Oct. 16, 2017

College Hockey Inc. Release | USA Today Release | NHL.com Release

DETROIT -- Oakland University was one of five Division I schools in the nation to be selected by the National Hockey League (NHL) and National Hockey Players Association (NHLPA) to evaluate the possibility of adding hockey as a varsity sport announced by NHL's Vice President of Business Development and International Affairs Kevin Westgarth, Detroit Red Wings General Manager Ken Holland and Oakland University Director of Athletics Jeff Konya on Monday. The NHL and NHLPA will fund a feasibility study to explore the potential of adding men’s and women’s Division I hockey at Oakland.

“We, at Oakland University, are very appreciative of being selected to take part in a feasibility study for the sport of intercollegiate hockey,” Konya said. “We want to extend our gratitude to the organizations that made this possible, namely the NHL, the NHLPA, College Hockey Inc., and of course, the Detroit Red Wings who will be an invaluable resource as we review this potential opportunity.”

This feasibility study will analyze the many factors necessary for Oakland to start and maintain a hockey program, including, but not limited to, one-time and annual expenses, funding opportunities, facility needs, Title IX considerations and Oakland student and community support. Any decisions on the possible addition of hockey will be made at the conclusion of the feasibility study. No deadline has been set for the completion of the study.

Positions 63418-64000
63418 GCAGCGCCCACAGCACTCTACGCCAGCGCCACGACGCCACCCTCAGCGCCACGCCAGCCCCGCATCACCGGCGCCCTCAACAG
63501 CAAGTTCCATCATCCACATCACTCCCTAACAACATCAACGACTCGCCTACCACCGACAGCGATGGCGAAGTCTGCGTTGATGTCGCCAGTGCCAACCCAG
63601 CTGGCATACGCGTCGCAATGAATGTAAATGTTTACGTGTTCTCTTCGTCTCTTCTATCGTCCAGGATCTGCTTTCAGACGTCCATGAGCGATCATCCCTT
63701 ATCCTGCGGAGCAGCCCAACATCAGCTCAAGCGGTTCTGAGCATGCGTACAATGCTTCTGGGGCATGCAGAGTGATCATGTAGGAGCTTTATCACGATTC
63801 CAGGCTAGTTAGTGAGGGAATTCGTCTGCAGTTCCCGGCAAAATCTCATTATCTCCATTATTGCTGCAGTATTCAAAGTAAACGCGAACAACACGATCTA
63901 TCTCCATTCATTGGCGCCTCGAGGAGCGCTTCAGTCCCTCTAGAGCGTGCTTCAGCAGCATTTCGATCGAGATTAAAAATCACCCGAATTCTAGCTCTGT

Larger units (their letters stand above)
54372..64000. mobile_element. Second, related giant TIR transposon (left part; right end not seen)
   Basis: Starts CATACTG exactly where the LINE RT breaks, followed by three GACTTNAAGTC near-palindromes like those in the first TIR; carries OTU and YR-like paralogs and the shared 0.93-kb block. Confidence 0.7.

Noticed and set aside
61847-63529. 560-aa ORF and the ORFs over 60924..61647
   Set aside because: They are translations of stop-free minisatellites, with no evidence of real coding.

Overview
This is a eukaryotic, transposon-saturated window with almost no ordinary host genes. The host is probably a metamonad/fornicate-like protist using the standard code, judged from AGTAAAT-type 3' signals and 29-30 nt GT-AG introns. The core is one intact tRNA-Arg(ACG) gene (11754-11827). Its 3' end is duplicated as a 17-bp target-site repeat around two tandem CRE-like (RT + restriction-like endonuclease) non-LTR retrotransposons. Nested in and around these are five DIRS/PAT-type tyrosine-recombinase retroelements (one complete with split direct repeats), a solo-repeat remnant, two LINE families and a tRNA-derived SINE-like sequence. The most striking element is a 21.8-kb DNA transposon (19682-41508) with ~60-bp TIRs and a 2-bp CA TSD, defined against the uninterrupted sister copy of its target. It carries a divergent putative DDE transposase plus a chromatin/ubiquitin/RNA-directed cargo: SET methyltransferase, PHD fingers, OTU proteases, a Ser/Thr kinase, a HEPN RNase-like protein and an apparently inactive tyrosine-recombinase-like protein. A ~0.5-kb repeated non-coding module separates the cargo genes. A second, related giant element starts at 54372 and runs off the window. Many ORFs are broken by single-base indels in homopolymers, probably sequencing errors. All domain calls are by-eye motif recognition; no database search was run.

"We are thrilled to be included in this feasibility study because we recognize the myriad benefits that will accrue to Oakland University, our student-athletes, our entire student population and our region, should we move forward as a NCAA Division I hockey team,” said Oakland University President Dr. Ora H. Pescovitz. “Strong athletic programs help keep students actively engaged in campus life, which in turn helps ensure that they will complete their studies and go on to find great victories in the game of life. We are grateful to all of the feasibility study partners for helping to provide our students every advantage possible."

There are 60 schools across the country that sponsor NCAA Division I men’s college hockey, competing among six different conferences. Collegiate hockey has proven to be a direct pipeline to the NHL, as every Michigan native on the Detroit Red Wings played college hockey, all in the state of Michigan. Of Michiganders in the NHL, 89 percent of them played NCAA hockey, while the 12 schools in Michigan and its border states have produced 10 percent of all NHL players.

The state of Michigan does not currently have a university that sponsors NCAA Division I women’s hockey, while there are seven schools state-wide providing men’s hockey at the Division I level. Currently, there are 35 institutions in the country that have a Division I women’s hockey program, competing within four conferences.

Academically, men’s hockey has shown remarkable success, boasting a 91.6 percent NCAA Graduation Success Rate (GSR) in the latest data released November 2016, which places hockey fifth among all men’s Division I sports. Women’s hockey also continues to be dominant academically, posting a 94.9 percent GSR, eighth among all women’s Division I sports. Both men’s and women’s hockey ranked fourth among all NCAA Division I sports in the most recent four-year Academic Progress Rate (APR) averages.

Oakland has had club hockey since 1999 and last added a varsity sport in the 2007-08 season with men’s and women’s indoor track and field.

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